Congress has acknowledged the potential dangers of social media for children, with a series of hearings in recent months by representatives of Facebook, Instagram, Snapchat, YouTube and TikTok testifying about the impact of their apps on American children.
At a court hearing in October, Senator Amy Klobuchar asked D-Minn to provide more information about an automated tool that Snap uses to search for drug-related content.
Jennifer Stout, Snapchat’s vice president of global public policy, responded: “We have stepped up and taken proactive detection measures to determine what drug traffickers are doing.” “They’re always avoiding our tactics, not just on Snapchat, but on every platform.”
For example, dealers who regularly delete their posts from the company’s content moderators often suggest new jargon terms to get past moderation tactics, Stout explained.
According to Gretchen Peters, executive director of the Center for Illegal Networks and Transnational Organized Crime, updating Internet rules and Article 230 of the 1996 Communications Act will be key to bringing social media platforms to justice in the future.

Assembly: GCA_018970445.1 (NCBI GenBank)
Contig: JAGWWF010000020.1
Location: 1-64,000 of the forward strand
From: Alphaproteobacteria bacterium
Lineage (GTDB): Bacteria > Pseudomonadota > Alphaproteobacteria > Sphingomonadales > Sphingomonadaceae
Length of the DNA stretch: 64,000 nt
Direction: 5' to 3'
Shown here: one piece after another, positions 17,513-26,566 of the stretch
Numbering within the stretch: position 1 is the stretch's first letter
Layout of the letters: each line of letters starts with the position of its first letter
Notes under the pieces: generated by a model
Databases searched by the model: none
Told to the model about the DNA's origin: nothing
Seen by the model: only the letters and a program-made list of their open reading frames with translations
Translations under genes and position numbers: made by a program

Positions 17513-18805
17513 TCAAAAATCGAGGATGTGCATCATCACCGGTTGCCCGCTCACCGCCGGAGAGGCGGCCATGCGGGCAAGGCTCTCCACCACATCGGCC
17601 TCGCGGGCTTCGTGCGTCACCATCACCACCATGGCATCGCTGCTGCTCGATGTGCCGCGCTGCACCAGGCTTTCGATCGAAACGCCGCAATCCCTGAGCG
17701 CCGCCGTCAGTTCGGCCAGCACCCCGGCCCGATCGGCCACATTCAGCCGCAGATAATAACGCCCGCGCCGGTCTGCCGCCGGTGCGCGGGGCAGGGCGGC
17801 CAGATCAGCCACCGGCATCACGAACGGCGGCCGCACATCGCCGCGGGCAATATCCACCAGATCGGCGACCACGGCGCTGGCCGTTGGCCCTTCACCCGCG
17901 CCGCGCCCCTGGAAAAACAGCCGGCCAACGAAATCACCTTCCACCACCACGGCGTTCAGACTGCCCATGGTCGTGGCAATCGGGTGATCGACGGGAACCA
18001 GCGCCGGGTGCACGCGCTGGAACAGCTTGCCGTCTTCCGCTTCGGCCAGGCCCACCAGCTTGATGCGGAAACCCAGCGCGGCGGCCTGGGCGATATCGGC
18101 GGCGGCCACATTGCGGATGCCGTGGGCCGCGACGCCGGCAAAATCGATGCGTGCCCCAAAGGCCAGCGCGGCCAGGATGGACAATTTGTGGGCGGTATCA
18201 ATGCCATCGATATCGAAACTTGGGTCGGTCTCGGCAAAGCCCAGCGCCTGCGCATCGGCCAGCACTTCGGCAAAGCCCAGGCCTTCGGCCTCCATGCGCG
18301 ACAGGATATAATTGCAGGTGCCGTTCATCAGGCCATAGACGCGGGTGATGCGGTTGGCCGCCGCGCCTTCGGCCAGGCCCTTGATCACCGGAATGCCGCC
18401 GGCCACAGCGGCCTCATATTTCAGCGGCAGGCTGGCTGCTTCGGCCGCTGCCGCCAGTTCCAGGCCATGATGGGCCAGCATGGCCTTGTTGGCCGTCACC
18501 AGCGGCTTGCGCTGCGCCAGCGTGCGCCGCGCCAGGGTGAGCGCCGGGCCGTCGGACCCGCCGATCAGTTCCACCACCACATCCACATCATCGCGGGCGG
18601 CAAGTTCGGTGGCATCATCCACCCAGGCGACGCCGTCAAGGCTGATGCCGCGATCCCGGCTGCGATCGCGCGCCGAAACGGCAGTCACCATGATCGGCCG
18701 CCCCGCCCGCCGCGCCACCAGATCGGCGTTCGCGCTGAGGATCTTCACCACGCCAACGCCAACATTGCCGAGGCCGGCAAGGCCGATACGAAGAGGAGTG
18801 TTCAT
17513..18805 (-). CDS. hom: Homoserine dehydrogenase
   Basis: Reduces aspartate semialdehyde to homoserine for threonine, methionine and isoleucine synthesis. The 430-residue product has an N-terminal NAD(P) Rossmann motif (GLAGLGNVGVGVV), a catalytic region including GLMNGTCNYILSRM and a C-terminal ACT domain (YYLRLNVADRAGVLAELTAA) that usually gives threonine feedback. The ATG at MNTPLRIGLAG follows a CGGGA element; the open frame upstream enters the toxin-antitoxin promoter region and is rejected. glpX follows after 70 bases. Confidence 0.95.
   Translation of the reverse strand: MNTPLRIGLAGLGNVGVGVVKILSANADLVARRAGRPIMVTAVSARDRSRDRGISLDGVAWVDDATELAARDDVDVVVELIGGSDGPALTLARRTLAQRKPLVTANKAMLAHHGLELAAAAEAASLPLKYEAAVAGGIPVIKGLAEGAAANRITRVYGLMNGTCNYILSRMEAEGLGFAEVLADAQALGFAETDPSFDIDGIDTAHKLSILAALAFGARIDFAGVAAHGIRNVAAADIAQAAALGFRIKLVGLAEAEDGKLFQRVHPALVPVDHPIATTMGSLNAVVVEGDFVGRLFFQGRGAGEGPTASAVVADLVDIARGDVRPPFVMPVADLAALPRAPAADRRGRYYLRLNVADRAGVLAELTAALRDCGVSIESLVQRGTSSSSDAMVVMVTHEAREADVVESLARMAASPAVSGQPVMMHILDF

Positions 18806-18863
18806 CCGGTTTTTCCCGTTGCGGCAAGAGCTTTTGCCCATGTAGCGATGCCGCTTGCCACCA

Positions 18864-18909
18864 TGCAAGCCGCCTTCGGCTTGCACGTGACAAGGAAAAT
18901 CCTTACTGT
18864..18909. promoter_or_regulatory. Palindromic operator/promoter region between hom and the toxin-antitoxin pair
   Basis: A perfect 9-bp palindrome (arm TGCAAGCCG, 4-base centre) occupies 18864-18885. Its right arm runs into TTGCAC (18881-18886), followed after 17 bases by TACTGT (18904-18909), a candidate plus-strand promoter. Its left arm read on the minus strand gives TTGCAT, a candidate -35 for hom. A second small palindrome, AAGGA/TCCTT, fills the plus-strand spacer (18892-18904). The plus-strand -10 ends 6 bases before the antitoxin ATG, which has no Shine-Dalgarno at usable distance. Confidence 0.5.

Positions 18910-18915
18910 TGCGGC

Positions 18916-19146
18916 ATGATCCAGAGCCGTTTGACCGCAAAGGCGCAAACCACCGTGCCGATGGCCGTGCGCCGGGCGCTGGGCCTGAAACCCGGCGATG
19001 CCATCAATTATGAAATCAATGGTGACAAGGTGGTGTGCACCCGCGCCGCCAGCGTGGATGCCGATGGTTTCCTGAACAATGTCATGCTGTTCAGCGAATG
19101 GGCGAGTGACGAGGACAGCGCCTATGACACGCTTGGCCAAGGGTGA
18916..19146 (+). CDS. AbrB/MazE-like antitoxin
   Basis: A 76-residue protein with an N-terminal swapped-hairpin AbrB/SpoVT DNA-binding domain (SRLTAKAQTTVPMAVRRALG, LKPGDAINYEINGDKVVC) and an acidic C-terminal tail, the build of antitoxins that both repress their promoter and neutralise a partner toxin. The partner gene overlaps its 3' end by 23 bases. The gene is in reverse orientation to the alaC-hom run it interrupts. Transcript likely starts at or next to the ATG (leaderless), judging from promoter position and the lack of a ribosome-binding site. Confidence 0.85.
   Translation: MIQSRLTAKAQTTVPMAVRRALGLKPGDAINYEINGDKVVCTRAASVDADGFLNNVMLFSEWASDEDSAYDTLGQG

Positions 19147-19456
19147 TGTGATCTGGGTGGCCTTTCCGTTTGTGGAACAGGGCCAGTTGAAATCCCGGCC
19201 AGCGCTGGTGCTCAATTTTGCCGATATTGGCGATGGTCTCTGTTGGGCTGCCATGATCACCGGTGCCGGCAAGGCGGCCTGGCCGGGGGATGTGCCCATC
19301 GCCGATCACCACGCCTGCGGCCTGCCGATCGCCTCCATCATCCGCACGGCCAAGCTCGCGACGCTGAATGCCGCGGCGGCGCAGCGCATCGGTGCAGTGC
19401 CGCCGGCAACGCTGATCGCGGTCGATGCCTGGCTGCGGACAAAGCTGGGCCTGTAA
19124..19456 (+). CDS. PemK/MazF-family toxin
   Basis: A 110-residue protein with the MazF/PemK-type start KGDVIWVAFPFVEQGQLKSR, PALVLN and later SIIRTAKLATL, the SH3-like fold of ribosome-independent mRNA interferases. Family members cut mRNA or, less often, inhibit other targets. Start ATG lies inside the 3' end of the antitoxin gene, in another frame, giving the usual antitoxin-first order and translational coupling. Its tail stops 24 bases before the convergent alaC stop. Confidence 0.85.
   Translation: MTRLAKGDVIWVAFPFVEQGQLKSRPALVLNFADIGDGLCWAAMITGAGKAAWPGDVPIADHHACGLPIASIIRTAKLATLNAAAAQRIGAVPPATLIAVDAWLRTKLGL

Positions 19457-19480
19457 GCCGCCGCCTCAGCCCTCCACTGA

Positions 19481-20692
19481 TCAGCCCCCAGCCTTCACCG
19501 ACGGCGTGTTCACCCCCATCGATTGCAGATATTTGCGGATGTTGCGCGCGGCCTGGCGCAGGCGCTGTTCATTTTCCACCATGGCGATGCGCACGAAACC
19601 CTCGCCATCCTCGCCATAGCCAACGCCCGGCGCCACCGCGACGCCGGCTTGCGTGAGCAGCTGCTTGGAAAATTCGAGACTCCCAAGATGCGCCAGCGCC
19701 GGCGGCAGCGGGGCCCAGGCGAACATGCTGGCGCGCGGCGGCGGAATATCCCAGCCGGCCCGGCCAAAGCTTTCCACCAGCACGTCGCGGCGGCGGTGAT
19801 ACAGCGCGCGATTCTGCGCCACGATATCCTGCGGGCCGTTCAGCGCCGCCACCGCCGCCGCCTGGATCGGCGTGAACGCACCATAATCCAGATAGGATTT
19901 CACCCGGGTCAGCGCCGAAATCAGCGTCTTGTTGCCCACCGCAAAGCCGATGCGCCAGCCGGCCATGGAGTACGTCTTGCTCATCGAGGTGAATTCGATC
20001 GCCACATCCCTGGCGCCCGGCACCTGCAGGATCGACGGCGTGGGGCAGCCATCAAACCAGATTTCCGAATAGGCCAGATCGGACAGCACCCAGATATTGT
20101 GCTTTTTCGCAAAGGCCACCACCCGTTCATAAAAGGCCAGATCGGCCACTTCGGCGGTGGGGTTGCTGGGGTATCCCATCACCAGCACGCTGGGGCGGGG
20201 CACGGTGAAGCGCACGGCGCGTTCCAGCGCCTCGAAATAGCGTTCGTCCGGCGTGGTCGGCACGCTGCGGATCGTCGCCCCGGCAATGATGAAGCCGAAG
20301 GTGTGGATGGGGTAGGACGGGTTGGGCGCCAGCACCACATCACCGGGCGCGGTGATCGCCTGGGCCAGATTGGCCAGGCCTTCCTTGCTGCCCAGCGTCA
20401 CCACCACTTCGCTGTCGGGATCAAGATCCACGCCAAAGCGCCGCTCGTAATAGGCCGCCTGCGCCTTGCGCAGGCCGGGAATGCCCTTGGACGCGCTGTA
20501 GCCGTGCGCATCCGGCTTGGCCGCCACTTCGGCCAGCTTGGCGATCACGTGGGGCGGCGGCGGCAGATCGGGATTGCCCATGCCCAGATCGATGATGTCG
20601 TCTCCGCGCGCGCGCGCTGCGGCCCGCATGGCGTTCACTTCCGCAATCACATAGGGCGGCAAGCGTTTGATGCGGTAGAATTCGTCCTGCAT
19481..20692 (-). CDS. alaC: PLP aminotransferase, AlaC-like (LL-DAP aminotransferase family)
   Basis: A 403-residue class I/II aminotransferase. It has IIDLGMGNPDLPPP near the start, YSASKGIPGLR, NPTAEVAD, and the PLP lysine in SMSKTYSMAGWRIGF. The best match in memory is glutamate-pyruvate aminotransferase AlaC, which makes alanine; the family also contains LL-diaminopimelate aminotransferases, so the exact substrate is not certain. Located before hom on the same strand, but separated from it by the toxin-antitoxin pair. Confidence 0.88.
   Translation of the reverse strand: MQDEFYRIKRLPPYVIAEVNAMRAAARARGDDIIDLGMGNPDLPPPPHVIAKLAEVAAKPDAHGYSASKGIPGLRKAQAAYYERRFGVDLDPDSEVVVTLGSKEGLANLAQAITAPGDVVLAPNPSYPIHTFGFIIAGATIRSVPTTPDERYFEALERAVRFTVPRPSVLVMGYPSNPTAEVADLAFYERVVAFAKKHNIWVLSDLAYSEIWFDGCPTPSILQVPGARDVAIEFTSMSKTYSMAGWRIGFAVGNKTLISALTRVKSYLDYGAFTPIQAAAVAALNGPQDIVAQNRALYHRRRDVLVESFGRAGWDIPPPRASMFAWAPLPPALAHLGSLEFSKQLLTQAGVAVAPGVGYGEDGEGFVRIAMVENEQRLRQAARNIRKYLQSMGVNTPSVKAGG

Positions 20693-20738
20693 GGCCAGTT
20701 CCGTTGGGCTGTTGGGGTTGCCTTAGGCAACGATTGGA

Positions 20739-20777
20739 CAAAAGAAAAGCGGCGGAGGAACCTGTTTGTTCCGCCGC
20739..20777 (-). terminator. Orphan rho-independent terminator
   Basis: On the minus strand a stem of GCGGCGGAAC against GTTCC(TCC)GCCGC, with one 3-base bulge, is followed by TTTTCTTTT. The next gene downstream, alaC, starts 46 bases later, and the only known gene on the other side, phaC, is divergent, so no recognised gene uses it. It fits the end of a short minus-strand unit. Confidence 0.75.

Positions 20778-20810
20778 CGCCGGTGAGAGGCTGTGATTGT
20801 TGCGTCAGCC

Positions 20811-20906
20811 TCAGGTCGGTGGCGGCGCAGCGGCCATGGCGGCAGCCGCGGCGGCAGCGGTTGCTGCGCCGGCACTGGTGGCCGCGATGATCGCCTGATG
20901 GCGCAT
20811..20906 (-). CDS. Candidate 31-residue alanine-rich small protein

Currently, “platforms cannot be held accountable for user-created content,” he said, as a tool to “protect freedom of speech and expression”. As a result, Snap is not responsible for content posted by dealers, and the company is not legally obligated to remove dealers ’accounts from the platform.
“The problem is that drug trafficking is not a matter of free speech,” he said. It’s a criminal act, ”Peters said. “In our view, there should be a law to identify differences and make it illegal for criminal sales to take place on platforms in general.”
Until such a law is passed, Neville says he will continue to rally and seek change on behalf of his son.
“We strive for change until everything is different or until we are gone,” Neville said.